City weighs rules for contractor project signs

by Emmitt B. Feldner of The Review staff

PLYMOUTH – Contractors may soon be able to put up their signs at project sites in the city.

The common practice elsewhere has been banned in the city for several years, but the City Council Tuesday referred an ordinance that would allow it again to the Plan Commission.

Alderperson Shawn Marcom introduced the ordinance, saying, “I had a couple of folks talk to me about it. They asked whether it was unusual to have an ordinance that would not allow any (contractor) signs at all. To be business-friendly, we should let our local business people put a sign in your yard if, say, you’re getting your kitchen remodeled, as long as it’s not there too long.”

Alderperson Jack Fernsler noted that the ban had been put in place just a few years ago after complaints about the practice.

In particular, he cited the Vintage Neighborhood subdivision, where a number of houses were constructed at one time.

Contractors on the various projects in the subdivision placed all their signs on vacant lots along Pleasant View Road, rather than at their job sites, Fernsler recalled, creating what he called an unsightly clutter and nuisance.

“We didn’t have an ordinance regulating those signs and it was abused, so we cut them off clean,” Building Inspector Pete Scheuerman explained.

But, he added, since that time he has received “constant complaints” from contractors seeking to put up project signs.

Marcom’s proposal called for allowing signs up to 8 square feet in size at new construction, remodeling, repairing or renovation project sites. The signs would be permitted for up to 30 days after the project is completed.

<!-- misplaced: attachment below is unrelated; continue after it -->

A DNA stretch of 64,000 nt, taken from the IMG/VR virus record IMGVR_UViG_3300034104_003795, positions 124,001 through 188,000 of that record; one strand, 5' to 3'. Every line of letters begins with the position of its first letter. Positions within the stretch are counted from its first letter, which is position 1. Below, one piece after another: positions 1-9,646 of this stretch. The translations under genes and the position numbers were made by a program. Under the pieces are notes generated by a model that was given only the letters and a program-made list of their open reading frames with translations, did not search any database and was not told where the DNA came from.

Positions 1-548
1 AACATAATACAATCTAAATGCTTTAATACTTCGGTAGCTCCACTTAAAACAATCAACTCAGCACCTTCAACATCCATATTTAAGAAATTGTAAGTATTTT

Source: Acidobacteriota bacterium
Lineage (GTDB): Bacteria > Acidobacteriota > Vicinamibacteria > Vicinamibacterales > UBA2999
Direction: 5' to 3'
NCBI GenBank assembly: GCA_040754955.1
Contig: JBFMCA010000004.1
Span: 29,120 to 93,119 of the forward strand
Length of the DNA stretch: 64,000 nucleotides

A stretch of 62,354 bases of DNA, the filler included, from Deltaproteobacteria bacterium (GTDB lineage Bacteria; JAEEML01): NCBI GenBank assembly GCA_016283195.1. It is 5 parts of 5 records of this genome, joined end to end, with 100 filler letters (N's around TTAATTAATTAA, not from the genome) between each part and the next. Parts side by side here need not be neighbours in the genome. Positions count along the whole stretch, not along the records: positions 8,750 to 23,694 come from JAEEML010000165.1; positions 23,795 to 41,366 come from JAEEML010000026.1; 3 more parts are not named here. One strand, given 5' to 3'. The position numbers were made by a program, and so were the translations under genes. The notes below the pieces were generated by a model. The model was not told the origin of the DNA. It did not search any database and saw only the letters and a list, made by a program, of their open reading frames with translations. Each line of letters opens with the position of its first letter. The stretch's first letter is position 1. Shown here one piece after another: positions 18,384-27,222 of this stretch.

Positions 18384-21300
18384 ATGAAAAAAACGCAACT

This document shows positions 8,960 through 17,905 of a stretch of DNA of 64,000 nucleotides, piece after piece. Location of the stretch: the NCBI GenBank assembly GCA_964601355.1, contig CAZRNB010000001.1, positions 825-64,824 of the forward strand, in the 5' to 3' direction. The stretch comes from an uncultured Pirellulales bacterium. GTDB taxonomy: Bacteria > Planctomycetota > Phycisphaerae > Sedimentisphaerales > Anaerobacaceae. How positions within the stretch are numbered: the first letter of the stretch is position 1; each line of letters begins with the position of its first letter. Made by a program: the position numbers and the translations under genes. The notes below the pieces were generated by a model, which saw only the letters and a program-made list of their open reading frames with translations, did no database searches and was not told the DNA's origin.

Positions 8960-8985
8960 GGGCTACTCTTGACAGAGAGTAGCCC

Alderperson Jim Sedlacek had some concern about the latter provision.

“I think 30 days after (completion) is way too long,” he stated. “Just take a plumbing company that could come in to do a one-day project in my house. Their sign could stay up for 30 days. Our streets could be littered with them.”

Scheuerman suggested tying permission for a sign to the building permit for the project.

“Otherwise, a plumber could come and fix a leaky faucet in your house, put a sign in the ground and leave it there for 30 days,” he commented. “This could start to look like a (political) campaign season.”

City Attorney Crystal Fieber pointed out that it could be difficult to know exactly when some projects are completed to determine when the 30 day period when signs are still allowed would begin.

“You have to give some amount of time, whether it’s a day or 30 days, just so you have a point of reference for when they have to come down,” Scheuerman pointed out.

Sedlacek proposed amending the ordinance to change the period to 10 days after project completion before it went to the Plan Commission and his amendment was adopted.

Mayor Donald Pohlman, who sits on the Plan Commission, noted that the ordinance is not a finished product. He said he and Alderperson John Nelson, also a member of the commission, would pass on the council’s points to the commission.

He also pointed out that the ordinance will have a public hearing before the City Council, most likely at their Nov. 26 meeting, before it is finally adopted.

The council authorized Plymouth Utilities to begin the process of hiring a new finance manager.

Current Finance Manager Howard Bunkert is retiring Dec. 13, City Administrator Brian Yerges reported. “The utilities finance manager position is important for the city, so we’d like to move forward and start the hiring process,” Yerges told the council.


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